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Solar Rights Act

Eligibility 
Commercial
Industrial
Local Government
Nonprofit
Residential
Schools
State Government
Federal Government
Agricultural
Savings Category 
Solar - Passive
Solar Water Heat
Solar Space Heat
Solar Thermal Electric
Solar Thermal Process Heat
Solar Photovoltaics
Solar Pool Heating
Program Info
Sector Name 
State
State 
California
Program Type 
Solar/Wind Access Policy
Summary 

The Solar Rights Act (CA Civil Code 714), enacted in 1978, bars restrictions by homeowners associations (HOAs) on the installation of solar-energy systems, but originally did not specifically apply to cities, counties, municipalities or other public entities. Subsequent legislation extended these restrictions to all public entities and common interest developments.  These entities are allowed to impose reasonable restrictions on a solar energy system that do not significantly increase the cost of the system or significantly decrease its efficiency or specified performance.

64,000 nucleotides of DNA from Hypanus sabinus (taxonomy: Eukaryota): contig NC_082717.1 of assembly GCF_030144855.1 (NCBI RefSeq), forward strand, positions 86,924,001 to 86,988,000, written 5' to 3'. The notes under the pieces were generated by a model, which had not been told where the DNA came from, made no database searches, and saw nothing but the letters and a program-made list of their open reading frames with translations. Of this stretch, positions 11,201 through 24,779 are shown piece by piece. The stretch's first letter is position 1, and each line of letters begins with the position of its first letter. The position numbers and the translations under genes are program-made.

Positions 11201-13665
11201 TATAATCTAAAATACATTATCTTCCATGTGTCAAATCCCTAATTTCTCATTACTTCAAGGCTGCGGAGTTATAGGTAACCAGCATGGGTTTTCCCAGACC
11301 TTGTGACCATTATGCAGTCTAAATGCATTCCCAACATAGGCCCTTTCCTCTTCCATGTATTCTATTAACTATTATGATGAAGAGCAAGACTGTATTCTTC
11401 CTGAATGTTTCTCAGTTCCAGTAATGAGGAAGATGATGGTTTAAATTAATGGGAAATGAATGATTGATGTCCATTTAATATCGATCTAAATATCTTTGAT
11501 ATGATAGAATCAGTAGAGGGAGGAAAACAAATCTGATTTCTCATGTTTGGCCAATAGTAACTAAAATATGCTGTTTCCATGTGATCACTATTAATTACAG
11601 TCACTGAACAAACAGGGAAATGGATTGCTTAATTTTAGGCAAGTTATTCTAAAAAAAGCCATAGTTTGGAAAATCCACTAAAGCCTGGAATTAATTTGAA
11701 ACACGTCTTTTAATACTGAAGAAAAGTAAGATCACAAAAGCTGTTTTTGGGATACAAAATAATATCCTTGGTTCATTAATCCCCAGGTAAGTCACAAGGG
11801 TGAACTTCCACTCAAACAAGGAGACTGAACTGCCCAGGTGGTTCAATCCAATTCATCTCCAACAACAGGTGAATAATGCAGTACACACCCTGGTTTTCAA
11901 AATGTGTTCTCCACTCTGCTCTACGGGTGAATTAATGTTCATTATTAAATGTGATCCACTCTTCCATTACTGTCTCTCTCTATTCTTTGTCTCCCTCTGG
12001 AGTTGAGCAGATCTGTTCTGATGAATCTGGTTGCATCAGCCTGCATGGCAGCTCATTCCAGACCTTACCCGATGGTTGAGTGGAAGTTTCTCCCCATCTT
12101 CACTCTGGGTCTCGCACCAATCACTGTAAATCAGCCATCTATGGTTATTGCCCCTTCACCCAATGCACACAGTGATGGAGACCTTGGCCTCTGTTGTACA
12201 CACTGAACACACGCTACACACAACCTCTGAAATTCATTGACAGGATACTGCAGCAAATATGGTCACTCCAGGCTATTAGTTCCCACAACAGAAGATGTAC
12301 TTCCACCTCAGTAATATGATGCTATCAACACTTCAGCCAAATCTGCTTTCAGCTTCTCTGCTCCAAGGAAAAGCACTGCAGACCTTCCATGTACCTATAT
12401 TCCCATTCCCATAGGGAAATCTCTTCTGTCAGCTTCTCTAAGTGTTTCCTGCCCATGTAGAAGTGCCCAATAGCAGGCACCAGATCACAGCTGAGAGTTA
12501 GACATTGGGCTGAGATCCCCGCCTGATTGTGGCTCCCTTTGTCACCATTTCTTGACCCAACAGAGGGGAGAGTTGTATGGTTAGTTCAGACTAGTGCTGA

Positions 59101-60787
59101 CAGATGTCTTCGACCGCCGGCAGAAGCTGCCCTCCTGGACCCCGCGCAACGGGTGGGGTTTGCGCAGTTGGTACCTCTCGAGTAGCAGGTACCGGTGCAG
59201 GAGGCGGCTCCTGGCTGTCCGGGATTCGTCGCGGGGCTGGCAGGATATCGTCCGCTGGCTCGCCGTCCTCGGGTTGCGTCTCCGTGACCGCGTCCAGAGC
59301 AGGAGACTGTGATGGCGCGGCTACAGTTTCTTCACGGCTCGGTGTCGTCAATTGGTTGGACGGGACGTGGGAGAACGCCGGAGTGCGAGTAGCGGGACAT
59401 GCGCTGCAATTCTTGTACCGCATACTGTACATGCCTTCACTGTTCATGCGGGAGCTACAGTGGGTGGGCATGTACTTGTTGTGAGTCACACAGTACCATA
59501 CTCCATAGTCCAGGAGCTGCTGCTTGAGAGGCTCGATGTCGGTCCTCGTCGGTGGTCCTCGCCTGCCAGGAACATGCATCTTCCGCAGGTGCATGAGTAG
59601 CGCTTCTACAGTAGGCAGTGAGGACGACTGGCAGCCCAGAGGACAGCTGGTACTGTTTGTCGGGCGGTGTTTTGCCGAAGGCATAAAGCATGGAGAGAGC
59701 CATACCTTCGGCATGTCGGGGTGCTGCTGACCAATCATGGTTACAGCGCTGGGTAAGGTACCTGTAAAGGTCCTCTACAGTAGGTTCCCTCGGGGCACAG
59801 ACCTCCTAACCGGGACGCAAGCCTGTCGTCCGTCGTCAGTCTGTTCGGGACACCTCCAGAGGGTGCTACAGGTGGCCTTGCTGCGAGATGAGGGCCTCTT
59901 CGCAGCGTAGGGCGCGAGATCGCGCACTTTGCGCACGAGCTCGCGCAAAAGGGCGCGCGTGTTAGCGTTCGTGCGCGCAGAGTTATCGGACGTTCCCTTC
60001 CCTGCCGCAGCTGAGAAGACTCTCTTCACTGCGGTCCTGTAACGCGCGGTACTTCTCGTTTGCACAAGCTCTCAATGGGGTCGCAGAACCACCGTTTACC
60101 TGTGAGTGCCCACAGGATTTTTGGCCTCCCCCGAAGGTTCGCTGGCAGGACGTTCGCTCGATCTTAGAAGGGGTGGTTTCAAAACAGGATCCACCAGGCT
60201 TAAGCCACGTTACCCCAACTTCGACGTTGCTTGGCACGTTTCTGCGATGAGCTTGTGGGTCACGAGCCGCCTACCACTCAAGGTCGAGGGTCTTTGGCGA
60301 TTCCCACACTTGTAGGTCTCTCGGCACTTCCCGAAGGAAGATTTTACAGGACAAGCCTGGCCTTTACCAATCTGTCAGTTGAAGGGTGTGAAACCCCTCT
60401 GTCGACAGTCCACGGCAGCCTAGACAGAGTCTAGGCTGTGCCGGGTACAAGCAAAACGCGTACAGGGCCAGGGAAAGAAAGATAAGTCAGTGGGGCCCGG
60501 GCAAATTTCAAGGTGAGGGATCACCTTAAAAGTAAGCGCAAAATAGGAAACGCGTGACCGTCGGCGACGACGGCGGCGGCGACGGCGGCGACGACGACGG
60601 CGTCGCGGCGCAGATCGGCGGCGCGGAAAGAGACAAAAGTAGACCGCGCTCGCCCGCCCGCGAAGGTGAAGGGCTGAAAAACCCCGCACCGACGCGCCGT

"Significantly" was not originally defined, but later legislation adopted a specific dollar amount and system efficiency impact that the legislature deemed significant. These figures were amended by AB 2188 in 2014. Currently, entities are allowed to impose reasonable restrictions on a solar energy system that do not add more than $1,000 to the cost, or limit the efficiency of the system by 10%.  

Reasonable attorney's fees incurred during a court case between a property owner and a common interest development or HOA will be awarded to the prevailing party. AB 2180 of 2008 provided even more consumer protections under the Civil Code by providing that any homeowners' association that is not a public entity that willfully violates the Solar Rights Act must pay the solar system owner a civil penalty not to exceed $1,000. AB 2180 further provides that the approval or denial of any application submitted to authorize the installation of a system must be made in writing within 60 days. If the application is not denied within 60 days it will be deemed approved unless the delay is the result of a reasonable request for additional information.